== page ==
7.     BMJ – Open source

The UK, EU and US research agencies are progressively shifting their publication policy to ensure open access to publicly funded research. These changes are welcome and not only the taxpayers of those countries will benefit from it but citizens of the entire world. This article discusses whether we should go for open access journals or open access repositories.


8.     South Africa To Become First PEPFAR Country To ‘Nationalize’ AIDS Program

The United States has spent $3.2 billion since 2004 on anti-AIDS programs in South Africa, and now South Africa will be the first PEPFAR country to nationalize an AIDS program. Other countries are also expected to follow.


9.     Private Sector Becoming More Involved In Efforts To Reach Global Health Development Goals

This viewpoint argues that as GDP in LICs is increasing, the opportunities for the private sector to get active in previously not attractive niches are growing. There is an opportunity to develop innovative (their word) partnerships, there is no argument given on how and why this partnership would be beneficial. I particularly like the sentence “many of today’s market failure are tomorrow’s market opportunities”. The authors know how business works best: taking advantage of market failures.


10.Developing and Costing Local Strategies to Improve Maternal and Child Health: The Investment Case Framework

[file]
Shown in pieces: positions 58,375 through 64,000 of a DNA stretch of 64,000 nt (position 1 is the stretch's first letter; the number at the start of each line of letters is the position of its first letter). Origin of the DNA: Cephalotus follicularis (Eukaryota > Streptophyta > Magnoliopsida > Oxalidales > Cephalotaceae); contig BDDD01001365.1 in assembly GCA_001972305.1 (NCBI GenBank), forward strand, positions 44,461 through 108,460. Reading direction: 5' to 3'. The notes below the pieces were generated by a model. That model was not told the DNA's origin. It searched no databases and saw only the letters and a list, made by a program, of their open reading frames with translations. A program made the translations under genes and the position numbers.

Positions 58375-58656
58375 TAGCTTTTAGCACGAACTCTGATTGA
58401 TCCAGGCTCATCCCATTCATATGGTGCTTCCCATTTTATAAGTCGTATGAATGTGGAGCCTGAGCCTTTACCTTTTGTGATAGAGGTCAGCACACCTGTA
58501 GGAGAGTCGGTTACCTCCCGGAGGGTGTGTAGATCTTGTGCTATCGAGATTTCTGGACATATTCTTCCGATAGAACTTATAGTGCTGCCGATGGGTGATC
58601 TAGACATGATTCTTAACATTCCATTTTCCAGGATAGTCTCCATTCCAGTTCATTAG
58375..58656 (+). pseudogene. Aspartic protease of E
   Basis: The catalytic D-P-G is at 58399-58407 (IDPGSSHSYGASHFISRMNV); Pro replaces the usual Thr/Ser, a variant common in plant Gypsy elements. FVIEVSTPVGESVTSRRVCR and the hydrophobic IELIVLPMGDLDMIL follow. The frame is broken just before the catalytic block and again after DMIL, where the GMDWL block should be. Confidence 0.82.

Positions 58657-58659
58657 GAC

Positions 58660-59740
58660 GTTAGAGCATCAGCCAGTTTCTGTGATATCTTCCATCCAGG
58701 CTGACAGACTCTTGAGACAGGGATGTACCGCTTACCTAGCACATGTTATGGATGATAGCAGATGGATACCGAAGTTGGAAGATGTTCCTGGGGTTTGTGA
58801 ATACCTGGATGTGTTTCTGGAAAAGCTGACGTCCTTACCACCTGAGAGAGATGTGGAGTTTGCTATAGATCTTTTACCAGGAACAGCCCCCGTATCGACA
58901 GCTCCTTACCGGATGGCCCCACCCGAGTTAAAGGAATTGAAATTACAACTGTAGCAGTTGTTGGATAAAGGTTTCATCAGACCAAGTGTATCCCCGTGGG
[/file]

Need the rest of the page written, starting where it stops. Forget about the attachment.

Jimenez Soto E, La Vincente S, Clark A, Firth S, Morgan A, et al.;

The authors report on how they have developed investment cases in four Asian countries, using the Soucat and Tanahashi models of bottleneck analysis, to help improve planning and budgeting for maternal neonatal and child health in disadvantaged health districts.


11.Science Speaks – Forty Percent Price Cut for Rapid TB Test Announced

Christine Lubinski;

Yesterday, the Office of the Global AIDS Coordinator (GAC), USAID, UNITAID and the Bill & Melinda Gates Foundation announced an agreement that will reduce the price of Xpert MTB/RIF cartridges from $16.86 to $9.98 with funds provided through this partnership.

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One Response to IHP news 181: Is obesity killing newborns?

  1. Swati S says:

    It’s often repeated articles like the Guardian’s “Private Sector Becoming More Involved In Efforts To Reach Global Health Development Goals” which are perpetuating the myth that “…success depends on forging new innovations and new partnerships with the private sector.”, as said by a Gates Foundation official.

    It is important to highlight that such initiatives are only a small cog in the wheel and by no means the most important ones.